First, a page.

Cities recognize that innovation is as vital to the urban economy as raw materials.
Canadians, inhabitants of the world’s second largest country, are moving by the thousands from rural areas into urban settings. In 2001, 79.4 percent — four out of five Canadians — lived in communities of 10,000 people or more. Some 64 percent resided in 27 regions called “census metropolitan areas” — or CMAs — where core populations are 100,000 or more. Two-thirds of Canadians live in urban agglomerates, sometimes referred to as "city-regions. Eight such urban entities exist: Ontario’s Golden Horseshoe, centred around Toronto; Vancouver-Victoria; the Calgary-Edmonton corridor; Montréal and adjacent regions; Halifax-Dartmouth; Ottawa-Gatineau; Québec; and Winnipeg. The first four hold 51 percent of the Canadian population. All city-regions contain sizable proportions of provincial populations: almost 60 percent of Ontarians live around the Greater Toronto area and 72 percent of Albertans in the Calgary-Edmonton corridor. More than 70 percent of immigrants make their homes in Toronto, Montréal, and Vancouver. With immigration becoming the driving force behind Canada’s population increase, the growth of these three areas seems certain.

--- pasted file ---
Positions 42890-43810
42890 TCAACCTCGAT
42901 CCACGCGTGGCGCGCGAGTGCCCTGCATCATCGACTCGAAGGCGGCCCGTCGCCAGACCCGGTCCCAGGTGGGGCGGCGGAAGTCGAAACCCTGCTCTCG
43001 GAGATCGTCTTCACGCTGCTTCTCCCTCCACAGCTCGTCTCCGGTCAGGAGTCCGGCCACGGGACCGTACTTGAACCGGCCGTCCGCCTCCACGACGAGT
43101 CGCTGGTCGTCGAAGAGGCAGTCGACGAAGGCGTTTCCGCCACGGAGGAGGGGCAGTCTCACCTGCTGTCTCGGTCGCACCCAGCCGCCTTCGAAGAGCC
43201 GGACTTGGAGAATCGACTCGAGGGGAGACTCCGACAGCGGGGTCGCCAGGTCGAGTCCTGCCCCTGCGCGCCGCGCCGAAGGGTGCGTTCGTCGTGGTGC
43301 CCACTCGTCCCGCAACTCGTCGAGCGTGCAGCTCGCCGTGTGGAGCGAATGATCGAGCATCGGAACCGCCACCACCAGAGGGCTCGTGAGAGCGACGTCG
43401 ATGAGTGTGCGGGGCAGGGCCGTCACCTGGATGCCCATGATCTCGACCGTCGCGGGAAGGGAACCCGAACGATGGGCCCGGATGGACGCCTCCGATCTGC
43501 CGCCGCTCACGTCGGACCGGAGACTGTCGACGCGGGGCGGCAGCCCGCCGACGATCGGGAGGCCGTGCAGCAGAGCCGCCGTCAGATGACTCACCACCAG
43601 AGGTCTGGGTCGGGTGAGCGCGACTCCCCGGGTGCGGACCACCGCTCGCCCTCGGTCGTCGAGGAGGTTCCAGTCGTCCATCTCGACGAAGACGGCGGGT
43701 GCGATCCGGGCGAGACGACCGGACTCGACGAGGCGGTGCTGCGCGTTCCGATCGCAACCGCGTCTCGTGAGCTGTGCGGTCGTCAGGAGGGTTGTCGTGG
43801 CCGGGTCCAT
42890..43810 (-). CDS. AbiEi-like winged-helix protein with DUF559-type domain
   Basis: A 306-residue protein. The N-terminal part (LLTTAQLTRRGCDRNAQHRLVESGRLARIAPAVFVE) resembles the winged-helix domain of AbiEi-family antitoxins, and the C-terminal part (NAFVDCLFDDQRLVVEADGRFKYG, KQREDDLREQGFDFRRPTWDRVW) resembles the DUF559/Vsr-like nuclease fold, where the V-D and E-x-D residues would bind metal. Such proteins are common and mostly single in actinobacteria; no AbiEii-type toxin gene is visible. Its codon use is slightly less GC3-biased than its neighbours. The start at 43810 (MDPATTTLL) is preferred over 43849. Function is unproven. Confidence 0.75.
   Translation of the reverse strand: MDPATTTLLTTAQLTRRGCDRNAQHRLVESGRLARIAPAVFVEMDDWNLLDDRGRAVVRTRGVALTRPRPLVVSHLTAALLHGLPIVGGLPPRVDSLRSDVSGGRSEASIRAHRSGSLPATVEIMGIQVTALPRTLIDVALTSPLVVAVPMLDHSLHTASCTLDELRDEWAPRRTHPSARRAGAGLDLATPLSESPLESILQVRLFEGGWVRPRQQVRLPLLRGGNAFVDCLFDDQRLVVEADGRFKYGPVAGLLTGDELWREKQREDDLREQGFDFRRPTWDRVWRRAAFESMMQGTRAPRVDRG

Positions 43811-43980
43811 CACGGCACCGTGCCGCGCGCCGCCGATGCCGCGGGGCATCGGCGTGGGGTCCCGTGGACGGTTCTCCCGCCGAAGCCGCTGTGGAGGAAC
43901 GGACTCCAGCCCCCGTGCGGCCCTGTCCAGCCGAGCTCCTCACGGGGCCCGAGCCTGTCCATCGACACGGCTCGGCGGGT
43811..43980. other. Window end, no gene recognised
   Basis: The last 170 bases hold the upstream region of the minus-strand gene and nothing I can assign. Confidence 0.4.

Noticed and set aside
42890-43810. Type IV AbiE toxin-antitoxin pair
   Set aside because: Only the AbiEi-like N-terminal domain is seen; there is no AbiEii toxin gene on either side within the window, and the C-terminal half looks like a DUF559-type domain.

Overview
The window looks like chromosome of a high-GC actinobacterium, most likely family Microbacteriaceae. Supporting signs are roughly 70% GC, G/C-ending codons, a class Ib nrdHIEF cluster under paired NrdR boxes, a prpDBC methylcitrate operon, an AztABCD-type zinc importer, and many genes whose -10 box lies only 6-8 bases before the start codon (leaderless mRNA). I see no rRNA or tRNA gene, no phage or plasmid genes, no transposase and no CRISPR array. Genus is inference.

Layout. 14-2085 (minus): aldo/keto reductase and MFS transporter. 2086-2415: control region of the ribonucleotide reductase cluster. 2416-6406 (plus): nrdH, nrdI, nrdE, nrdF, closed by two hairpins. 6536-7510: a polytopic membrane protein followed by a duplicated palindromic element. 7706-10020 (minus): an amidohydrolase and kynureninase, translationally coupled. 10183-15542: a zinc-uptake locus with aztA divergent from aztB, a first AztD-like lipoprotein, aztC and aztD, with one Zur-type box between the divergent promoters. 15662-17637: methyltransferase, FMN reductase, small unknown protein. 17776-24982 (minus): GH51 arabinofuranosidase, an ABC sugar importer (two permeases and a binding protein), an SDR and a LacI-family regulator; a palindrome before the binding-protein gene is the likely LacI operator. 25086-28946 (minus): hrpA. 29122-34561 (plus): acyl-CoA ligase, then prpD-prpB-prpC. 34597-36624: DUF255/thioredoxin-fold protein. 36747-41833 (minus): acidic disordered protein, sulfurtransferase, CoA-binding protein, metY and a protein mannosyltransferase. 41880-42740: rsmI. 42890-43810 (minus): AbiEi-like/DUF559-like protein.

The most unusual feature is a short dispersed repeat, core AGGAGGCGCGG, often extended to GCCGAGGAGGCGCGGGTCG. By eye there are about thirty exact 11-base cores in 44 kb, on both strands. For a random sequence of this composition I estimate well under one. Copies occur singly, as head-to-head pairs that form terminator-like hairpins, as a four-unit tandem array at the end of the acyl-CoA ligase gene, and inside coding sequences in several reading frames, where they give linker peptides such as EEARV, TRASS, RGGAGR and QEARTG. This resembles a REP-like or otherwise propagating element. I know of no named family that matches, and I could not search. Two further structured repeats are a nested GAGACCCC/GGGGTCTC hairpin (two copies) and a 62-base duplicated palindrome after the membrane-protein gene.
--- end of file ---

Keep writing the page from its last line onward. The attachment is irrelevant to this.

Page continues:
A natural balance
The answer to the question is
You can find more about this
The largest metro area for any Canadian city is 9,419 km2. Where is this?
Some of the pages on this site require flash or Adobe's PDF reader. Download flash, download PDF reader.